Evaluating alternative macroinvertebrate sampling methodologies in wetlands: Influence of sieve mesh size on relationships between environmental and assemblage variables

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Baldwin, Ryan
Major Professor
Timothy W. Stewart
Michael J. Weber
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Natural Resource Ecology and Management
The Department of Natural Resource Ecology and Management is dedicated to the understanding, effective management, and sustainable use of our renewable natural resources through the land-grant missions of teaching, research, and extension.
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By definition, a macroinvertebrate is any invertebrate that is large enough to be retained on a 500-à µm mesh sieve. Although macroinvertebrates (hereafter invertebrates) are important in food webs and sensitive to environmental conditions, they are often omitted from wetland condition monitoring programs because use of this fine-mesh sieve makes sample collection and processing time consuming and expensive. The objective of this study was to identify a more cost-effective approach for obtaining invertebrate-based data that can be used to evaluate wetland condition. In 2014 and 2015, invertebrates and associated particulate matter (PM; living and dead plants, sediment) were collected from 27 wetlands in the Iowa Prairie Pothole Region using a stovepipe sampler. Sample material retained on a 500-à µm mesh sieve was preserved. In the laboratory, samples were washed through a series of sieves that separated invertebrates and particulate matter into four size fractions. The 6-mm fraction included material retained on the 6-mm sieve, the 4-mm fraction included material retained on both 4- and 6-mm sieves, the 2-mm size fraction included material retained on 2-, 4-, and 6-mm sieves, and the 500-à µm fraction was the sum total of material retained on 2-, 4-, 6-, and 500-à µm sieves (i.e., the entire sample). Volume of each sample size fraction and time required to separate invertebrates from PM were recorded. Invertebrates were identified to family (mollusks, insects, isopods), order (amphipods, decapods), or class (annelids), and numbers of individuals were recorded. Subsequently, invertebrates were again washed through the sieve column in the absence of PM, and organisms in each size fraction were identified and counted. Values for invertebrate numerical density and taxon richness variables were quantified for each of the four invertebrate size fractions and when PM was present (+ PM) and absent (- PM). Invertebrate assemblage variables were related to environmental variables indicative of wetland condition (e.g., turbidity, chloride concentration, fish biomass, tiger salamander abundance, plant cover). Relationship strengths were affected by sieve mesh size, invertebrate variable measured, and presence or absence of PM in samples. Across the entire gradient of sieve mesh sizes and PM abundance, invertebrate taxon richness variables were more consistently and strongly related to environmental variables than invertebrate density variables. Regardless of sieve mesh size and PM presence, invertebrate taxon richness exclusive of four taxa recorded in every wetland (planorbid snails, oligochaetes, leeches, chironomid midges; TTR-PEOC) was positively correlated with plant cover and negatively correlated with turbidity and fish biomass. Use of a 2-mm, 4-mm, or 6-mm mesh sieve reduced sample volume by 19-35% and time required to separate invertebrates from PM by 36-54%, relative to use of a 500-à µm mesh sieve. Results presented here indicate that use of an invertebrate taxon richness metric in which ubiquitous taxa are eliminated from analysis, and using a sieve mesh size of 6 mm, will generate cost savings in wetland monitoring while still producing data that accurately reflect wetland condition.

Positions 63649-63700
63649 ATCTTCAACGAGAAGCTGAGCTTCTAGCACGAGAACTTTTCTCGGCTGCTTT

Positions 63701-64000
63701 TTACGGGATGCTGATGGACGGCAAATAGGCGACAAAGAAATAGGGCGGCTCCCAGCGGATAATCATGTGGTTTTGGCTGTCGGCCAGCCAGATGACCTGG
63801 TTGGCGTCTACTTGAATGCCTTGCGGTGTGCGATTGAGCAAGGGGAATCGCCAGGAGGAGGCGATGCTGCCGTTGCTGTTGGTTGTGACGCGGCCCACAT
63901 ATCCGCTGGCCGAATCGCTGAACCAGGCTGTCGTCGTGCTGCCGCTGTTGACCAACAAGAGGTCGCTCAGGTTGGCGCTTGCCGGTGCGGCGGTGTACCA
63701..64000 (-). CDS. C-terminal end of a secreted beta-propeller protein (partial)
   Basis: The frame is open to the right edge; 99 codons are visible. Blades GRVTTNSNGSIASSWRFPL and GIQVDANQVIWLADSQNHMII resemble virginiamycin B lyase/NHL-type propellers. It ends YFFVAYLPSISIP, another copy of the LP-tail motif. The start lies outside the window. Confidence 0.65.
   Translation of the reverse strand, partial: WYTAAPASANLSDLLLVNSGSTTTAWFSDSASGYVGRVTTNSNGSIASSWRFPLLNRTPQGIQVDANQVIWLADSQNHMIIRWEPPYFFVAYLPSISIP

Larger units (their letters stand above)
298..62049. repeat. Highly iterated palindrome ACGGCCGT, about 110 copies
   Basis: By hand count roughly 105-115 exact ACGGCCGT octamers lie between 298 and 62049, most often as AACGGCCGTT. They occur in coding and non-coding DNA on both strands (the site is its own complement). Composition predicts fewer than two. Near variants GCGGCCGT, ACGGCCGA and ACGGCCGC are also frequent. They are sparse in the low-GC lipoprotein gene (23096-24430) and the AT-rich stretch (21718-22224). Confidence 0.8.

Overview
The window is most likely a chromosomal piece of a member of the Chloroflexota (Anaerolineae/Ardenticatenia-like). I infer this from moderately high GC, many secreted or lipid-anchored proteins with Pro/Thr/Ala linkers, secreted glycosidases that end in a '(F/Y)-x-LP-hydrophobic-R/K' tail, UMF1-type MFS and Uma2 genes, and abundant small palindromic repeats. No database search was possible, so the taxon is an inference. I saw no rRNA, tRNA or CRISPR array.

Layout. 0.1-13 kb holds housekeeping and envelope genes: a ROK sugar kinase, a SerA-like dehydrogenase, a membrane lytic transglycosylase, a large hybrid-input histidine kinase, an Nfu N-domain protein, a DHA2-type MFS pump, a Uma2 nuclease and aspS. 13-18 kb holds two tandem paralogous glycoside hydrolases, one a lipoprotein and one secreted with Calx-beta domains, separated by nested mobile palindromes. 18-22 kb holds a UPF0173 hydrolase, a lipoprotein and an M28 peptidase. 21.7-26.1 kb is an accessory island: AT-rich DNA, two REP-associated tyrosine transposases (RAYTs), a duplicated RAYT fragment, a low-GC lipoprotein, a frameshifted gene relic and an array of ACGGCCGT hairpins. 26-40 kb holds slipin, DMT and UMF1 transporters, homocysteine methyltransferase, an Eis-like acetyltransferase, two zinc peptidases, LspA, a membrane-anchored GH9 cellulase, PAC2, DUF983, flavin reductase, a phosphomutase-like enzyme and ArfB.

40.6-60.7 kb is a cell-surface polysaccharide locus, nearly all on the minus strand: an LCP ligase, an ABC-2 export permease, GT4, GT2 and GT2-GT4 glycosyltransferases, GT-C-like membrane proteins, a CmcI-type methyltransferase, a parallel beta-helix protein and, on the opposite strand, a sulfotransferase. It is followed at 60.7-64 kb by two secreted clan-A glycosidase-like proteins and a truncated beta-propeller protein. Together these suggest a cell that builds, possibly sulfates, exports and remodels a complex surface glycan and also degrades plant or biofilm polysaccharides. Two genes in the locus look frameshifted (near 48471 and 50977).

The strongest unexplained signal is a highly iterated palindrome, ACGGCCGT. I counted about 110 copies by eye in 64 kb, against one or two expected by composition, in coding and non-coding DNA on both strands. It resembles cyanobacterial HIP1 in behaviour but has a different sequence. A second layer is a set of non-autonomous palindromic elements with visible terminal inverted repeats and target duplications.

Fri Jan 01 00:00:00 UTC 2016